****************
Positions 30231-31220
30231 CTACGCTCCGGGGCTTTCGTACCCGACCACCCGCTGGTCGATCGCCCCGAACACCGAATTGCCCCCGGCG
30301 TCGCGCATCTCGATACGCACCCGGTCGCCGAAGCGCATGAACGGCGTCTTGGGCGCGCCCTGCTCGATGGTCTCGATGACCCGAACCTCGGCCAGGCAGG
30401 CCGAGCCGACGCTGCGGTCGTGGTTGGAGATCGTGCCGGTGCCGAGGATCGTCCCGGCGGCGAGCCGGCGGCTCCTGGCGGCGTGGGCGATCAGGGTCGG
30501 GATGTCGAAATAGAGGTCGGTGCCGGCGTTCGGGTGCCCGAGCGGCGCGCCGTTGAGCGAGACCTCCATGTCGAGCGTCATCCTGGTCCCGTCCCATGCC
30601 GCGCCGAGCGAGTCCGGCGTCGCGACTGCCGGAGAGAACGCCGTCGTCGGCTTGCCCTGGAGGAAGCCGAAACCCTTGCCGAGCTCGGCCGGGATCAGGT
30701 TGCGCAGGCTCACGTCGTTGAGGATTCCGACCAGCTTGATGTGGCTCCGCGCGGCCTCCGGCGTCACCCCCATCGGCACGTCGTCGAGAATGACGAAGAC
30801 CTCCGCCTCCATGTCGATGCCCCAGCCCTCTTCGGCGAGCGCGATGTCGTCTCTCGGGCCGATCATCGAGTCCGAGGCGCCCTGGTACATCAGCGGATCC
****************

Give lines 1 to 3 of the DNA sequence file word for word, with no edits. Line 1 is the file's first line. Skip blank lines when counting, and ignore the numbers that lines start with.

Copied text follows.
Positions 30231-31220
30231 CTACGCTCCGGGGCTTTCGTACCCGACCACCCGCTGGTCGATCGCCCCGAACACCGAATTGCCCCCGGCG
30301 TCGCGCATCTCGATACGCACCCGGTCGCCGAAGCGCATGAACGGCGTCTTGGGCGCGCCCTGCTCGATGGTCTCGATGACCCGAACCTCGGCCAGGCAGG